Artist Chat: As a part of the studies, I wanted to try doing quick Notan sketches with greyscale markers, contour line sketches and a color map to really focus me on what and how to approach these scenes. There is so much visual information in a scene, breaking it down helps the technical aspects. When I finished these sketches, I did a quick monochromatic underpainting (fast dry), and followed this up with color matching the value of the underpainting. The result was that I actually spent less time than I normally do without these initial steps. The painting also feels much fresher with bolder brush strokes.
The Experience: It was about 4 degrees last night, but warmed up to at least 20 by 9am, so Jamie (local artist friend) and I went to a PAAC (Plein Air Artist of Colorado) event in Castle Rock, CO. The plan was to find scene along the East Plum Creek that runs through town and honestly, at first, I didn’t see much. There was a bunch of leafless trees with what looked like a frozen over creek. But when we walked around a bit, all the shadows in the snow and the dark contrast of the creek running thought it made for really neat designs. I guess the mind needs to shift into a different way of seeing opportunities in unfamiliar areas, and then suddenly there too much to choose from. I settled on a scene where a shadow was cast over the shallow creek with snow covered boulders alongside. Great combination and simple enough to really dig into the details of the scene and capture those deep yellows under the water. Anytime you see a deep yellow and light blue (snow) in a scene, it’s going to have a “vibration” that appeals to the eye.
After we finished, it was time for some grub, so we ate at the Taco (something) restaurant. Mmm. If you ever stop there, get the taco salad with Fajita meat. Awesome. Thanks for the taco salad, Jamie!!
Artist Chat: In snow scenes, I’m learning its a really good idea to first mix a light gray-blue and mat it over all the snow to ensure you have enough room to hit highlights at the end. Also, to gauge how “light” to mix the snow color, find the darkest dark and figure out how many steps in value it is between the snow and that area. The rest is just finding the shadows much as you would if you were painting a blanket. It ripples much the same way. To mix up a good snow grey, try using ivory black and ultramarine blue with titanium white. Mixing this combination in different amount allows for most of the shifts I see. When another color, like a green tree, is near, there will be hints on that in there too. Hope it helps!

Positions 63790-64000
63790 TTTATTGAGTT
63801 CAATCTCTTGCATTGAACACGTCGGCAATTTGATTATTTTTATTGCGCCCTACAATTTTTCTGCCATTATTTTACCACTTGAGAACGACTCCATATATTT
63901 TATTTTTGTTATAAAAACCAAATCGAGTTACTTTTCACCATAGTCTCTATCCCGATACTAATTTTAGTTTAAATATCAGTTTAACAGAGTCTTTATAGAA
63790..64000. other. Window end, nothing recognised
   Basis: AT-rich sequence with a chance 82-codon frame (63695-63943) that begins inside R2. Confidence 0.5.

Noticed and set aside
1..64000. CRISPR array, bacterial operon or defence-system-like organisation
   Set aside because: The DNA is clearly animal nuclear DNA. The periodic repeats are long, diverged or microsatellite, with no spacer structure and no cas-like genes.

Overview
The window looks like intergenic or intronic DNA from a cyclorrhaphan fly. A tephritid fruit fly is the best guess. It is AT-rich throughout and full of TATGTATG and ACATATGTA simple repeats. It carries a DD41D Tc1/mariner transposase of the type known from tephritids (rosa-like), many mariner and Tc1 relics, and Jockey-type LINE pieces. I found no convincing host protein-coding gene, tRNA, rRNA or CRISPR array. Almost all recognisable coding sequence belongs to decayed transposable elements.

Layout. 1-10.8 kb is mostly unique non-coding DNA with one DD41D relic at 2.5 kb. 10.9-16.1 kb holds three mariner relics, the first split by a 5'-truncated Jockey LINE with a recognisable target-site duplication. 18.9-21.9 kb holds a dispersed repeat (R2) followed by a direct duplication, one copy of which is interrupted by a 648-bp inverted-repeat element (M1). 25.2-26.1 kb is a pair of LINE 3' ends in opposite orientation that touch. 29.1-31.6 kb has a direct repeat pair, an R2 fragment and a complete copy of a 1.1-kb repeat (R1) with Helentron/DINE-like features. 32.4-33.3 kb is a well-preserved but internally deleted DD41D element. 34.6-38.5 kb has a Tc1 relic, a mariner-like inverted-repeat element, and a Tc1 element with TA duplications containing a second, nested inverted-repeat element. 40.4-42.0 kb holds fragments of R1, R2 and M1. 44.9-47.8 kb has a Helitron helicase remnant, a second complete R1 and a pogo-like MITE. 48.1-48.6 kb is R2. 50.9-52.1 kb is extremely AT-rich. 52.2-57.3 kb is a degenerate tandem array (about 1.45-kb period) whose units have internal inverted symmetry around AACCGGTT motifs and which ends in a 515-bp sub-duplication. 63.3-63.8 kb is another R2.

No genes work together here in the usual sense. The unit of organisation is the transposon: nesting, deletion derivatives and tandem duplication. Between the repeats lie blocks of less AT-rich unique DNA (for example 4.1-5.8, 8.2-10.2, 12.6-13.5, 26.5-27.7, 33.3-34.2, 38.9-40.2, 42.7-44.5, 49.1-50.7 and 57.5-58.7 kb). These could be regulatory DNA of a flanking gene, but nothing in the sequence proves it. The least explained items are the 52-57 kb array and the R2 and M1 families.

Location: This scene is from Palmer Park, located in the center of Colorado Springs. If you’re familiar with this area, this is by the Templeton Trail entrance on the main path winding around the park towards Austin Bluffs St..
My Goal for this Painting: I wanted to emphasize the sense of a cold, crisp snow scene with the warmth of sunlight on the little tree. I also love the contrast of light and dark snow provides and wanted to used the grass and sunlit snow to invite you into the scene.
The Experience: I’ve been drooling over snow scene paintings of Clyve Aspevig, Micheal Godfrey and a recent one from Kathleen Dunphy and had thoroughly reviewed the “how to paint plein air in the snow” articles from other artists. I was more than ready. There was a snow storm last week and just enough snow left in the shaded areas to improvise a snow scene, so it was time to test the new winter gear. I was toasty in three layers of pants, five layers up top with a tshirt, thermal underwear, a wool shirt, puffy down coat and a shell jacket. My feet were comforted with liner socks, expedition mountaineering Smartwool socks in thick wool lined “pack boots”. To finish off, I donned a windproof fleece beanie. Like I said, I was more than ready. I also got to test out my new field easel similar to the one Joshua Been designed. Many thanks, Joshua! It works great!
After walking down a trail, feeling the snow crunch under well cushioned feet, I found this scene (but the little tree was lit up at the time):
Although the actual scene wasn’t so dramatic, it provided enough information to express the “feel” of the scene in my sketch. I could see it in my mind and knew I had minutes before the sunlight left and much of that information was gone. In no time, I set up my new easel, hung my bag and scattered my painting gear randomly in the snow next to the main trail. Within ten minutes I had a sketch and background filled in, ready to figure out how to paint snow and focus on the tree.
Old bag with a new use!
Trash compactor bag will keep you clothes dry!
The sunlight left and it was instantly cold. I put on my extra poofy down jacket and shell looking about twice my normal size. Of course this is when a group of trail runners passed by in shorts and one without a shirt. Feeling less than manly, I said, “Well, at least I’m warm” to boost my ego and get back to the scene. Over the next hour and a half, I patiently added the tree and snow with deliberate brushstrokes backing up from the easel, mixing paint and then adding the stroke. It’s a very refreshing way to paint, rather than dabbing colors anxiously, unsure if it’s the right thing to do. After two hours, I felt the slightest hint of cold in my feet buried in the snow and my water dish for cleaning brushed was icing over. With a mark of approval to the new boots, I packed up and left smiling.
Many people think it’s crazy or extreme to paint in these conditions, choosing to be comfy with the heater on in their studio, but there is simply nothing like painting while experiencing the scene. Every sense felt and seen somehow influences the painting and this little sketch was a product of joy. I liked it so much, I went home and scaled it up onto a 16×20 canvas before heading to bed.